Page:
2) I do know what a rolling circle is & The comment from my instructor is that he watched me doing it with a WOT trainer & commented that there were only a few in the club that could do it so well. I do not carry it off every time & I only do it in light wind days But I do not need rudder as I just feed in elevator at the correct time. It just came about from a comment from the instructor that people do rolls but if one asked them to do several in a line they began to drop or get out of line. That is where the better flier shows up.

I saw an article on rolling circles in RCME , thought it through & went straight up & probably because lots of people were watching( we were all sitting drinking coffee & discussing the article & i reckoned I could do it) I pulled one off straight away. Rolling round & round whilst doing a circuit of the field To cheers from all . I did not use rudder & never do.I did not use an instructor to do it. I just did it. I have also done it with a Riot ( easy)& a Bullet ( harder) all without rudder

4) We have a couple of ex competition fliers in the club & they say rudder in the rolling loop ( which is what I wanted to aspire to one day) is not needed yet all the mags & some contributors here say it is so it is a bit confusing.I try not to argue with club members as they have been doing it for years & I often need their advice

Once I get another plane I will get used to it & try again . I cannot see how I could do a rolling loop without rudder so I will give it a go & see what works for me.

My flying is interspersed with sailing & i often go on 5 week forays so when i come back I find I am back to square one which is probably half the trouble

I am not blaming the plane only trying to get my head round why I ended up getting into these spins.

I would like to thank those for suggestions re correcting the spins & also the comments re spring tension on the sticks. I will look at that. I have a new transmitter & it is certainly lighter on the sticks than my old 6 channel Futaba so stiffening up a bit would not go amiss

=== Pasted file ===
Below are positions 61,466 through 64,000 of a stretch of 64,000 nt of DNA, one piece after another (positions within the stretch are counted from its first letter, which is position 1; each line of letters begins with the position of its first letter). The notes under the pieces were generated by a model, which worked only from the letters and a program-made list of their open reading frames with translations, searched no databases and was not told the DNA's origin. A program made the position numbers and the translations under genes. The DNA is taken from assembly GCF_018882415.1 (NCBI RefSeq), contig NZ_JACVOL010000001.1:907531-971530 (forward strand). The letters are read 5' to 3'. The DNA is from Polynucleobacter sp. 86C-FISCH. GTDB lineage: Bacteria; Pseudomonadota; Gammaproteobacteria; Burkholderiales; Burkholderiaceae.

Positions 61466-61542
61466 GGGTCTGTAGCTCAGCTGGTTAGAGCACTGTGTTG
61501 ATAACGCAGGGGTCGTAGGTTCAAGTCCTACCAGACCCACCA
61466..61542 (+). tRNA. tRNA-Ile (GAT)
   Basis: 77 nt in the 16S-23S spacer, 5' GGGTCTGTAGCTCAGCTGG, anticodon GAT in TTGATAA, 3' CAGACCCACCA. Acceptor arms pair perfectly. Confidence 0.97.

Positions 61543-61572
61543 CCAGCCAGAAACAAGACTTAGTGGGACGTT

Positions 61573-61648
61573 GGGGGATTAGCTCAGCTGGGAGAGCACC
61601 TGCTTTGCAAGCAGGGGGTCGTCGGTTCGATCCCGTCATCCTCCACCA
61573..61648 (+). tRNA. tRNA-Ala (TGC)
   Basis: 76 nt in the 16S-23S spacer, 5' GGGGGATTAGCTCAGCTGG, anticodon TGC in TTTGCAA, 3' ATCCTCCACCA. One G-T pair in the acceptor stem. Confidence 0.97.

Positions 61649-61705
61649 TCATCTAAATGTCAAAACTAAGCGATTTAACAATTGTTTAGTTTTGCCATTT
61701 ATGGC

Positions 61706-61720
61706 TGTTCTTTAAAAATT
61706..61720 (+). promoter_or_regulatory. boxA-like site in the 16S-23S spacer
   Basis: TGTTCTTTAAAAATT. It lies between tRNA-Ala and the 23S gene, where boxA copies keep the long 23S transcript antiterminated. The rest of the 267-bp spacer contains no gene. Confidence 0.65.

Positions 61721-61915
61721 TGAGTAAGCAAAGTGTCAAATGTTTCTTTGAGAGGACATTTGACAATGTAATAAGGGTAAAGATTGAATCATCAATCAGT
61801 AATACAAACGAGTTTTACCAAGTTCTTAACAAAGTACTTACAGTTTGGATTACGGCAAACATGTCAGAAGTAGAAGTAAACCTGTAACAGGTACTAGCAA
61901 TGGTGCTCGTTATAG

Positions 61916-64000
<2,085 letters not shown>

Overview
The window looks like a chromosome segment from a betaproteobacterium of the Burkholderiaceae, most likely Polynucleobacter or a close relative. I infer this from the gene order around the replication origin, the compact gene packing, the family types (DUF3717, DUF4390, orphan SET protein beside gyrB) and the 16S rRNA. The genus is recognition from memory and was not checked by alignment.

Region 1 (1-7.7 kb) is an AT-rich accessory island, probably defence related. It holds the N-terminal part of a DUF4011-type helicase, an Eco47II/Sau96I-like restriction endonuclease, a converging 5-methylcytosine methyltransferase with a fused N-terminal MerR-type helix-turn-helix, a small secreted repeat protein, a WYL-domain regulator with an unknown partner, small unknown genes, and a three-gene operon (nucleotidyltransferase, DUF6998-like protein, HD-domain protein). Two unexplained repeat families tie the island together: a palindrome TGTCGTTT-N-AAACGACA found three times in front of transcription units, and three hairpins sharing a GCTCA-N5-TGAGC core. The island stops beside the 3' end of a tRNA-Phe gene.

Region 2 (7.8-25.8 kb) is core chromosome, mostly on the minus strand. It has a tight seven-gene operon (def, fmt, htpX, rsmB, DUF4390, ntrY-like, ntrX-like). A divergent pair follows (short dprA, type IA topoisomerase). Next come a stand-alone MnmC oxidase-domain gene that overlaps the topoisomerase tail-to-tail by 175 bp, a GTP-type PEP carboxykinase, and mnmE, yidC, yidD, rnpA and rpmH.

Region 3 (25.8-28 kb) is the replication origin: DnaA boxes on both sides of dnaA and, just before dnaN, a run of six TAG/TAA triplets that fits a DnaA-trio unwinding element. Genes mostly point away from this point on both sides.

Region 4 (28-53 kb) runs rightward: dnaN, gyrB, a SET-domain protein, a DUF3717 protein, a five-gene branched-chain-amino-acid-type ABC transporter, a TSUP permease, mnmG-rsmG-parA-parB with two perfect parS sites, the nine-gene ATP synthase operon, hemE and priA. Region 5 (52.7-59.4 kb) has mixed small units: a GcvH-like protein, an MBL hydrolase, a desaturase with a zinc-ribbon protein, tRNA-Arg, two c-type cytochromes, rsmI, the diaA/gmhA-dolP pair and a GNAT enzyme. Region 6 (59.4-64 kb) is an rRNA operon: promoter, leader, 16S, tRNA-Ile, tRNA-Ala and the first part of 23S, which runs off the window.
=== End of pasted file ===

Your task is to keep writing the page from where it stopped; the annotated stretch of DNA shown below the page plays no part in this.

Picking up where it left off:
16/07/2016 09:04:38
Posted by TigerOC on 16/07/2016 08:46:08:

I have recently started flying the AW. They certainly need to be flown with some speed and do become unstable at low speed.

There is one characteristic not mentioned so far and that is the effect of the rudder on this model. See this thread;

**LINK**

My first experience of this was on a landing approach on the first flight. Decreasing speed and rudder input caused it to dive rather spectacularly.

I have not experienced what you have but do keep the speed up. I have experienced the same spin with a Middle Stik which was purely due to a stall at too low a speed. Diagnosed by an examiner standing next to me.

Rob

Rob

You have me wondering

I rarely use rudder even in rolling circles etc. my instructor never really got me into rudder use & when we were all discussing rolling loops everyone on the field though rudder was unnecessary. I do not need it in rolling circles.I have not tried knife edge yet

My acrowot has /had loads of rudder set on it, really for steering on the field. I have never actually deliberately used it in flight ( well I have only had 3 flights!!!) My Bullet did not have much rudder as it steered through the nosewheel on the field

I fly mode 1 with elevator & rudder on the same stick & no exponential on the rudder ( I do not have much expo on any stick)

So looking at the link you have given me - If I have inadvertently applied a bit of rudder along with elevator I will have started a " bunt" ( never heard of that term before) which may have started the nose going down & starting the spin.

Is that what happens?

So perhaps the answer is to reduce the rudder throw  & put in a load of exponential as well so I do not accidentally apply rudder causing the "bunt" to start

Does the team think that might be the answer???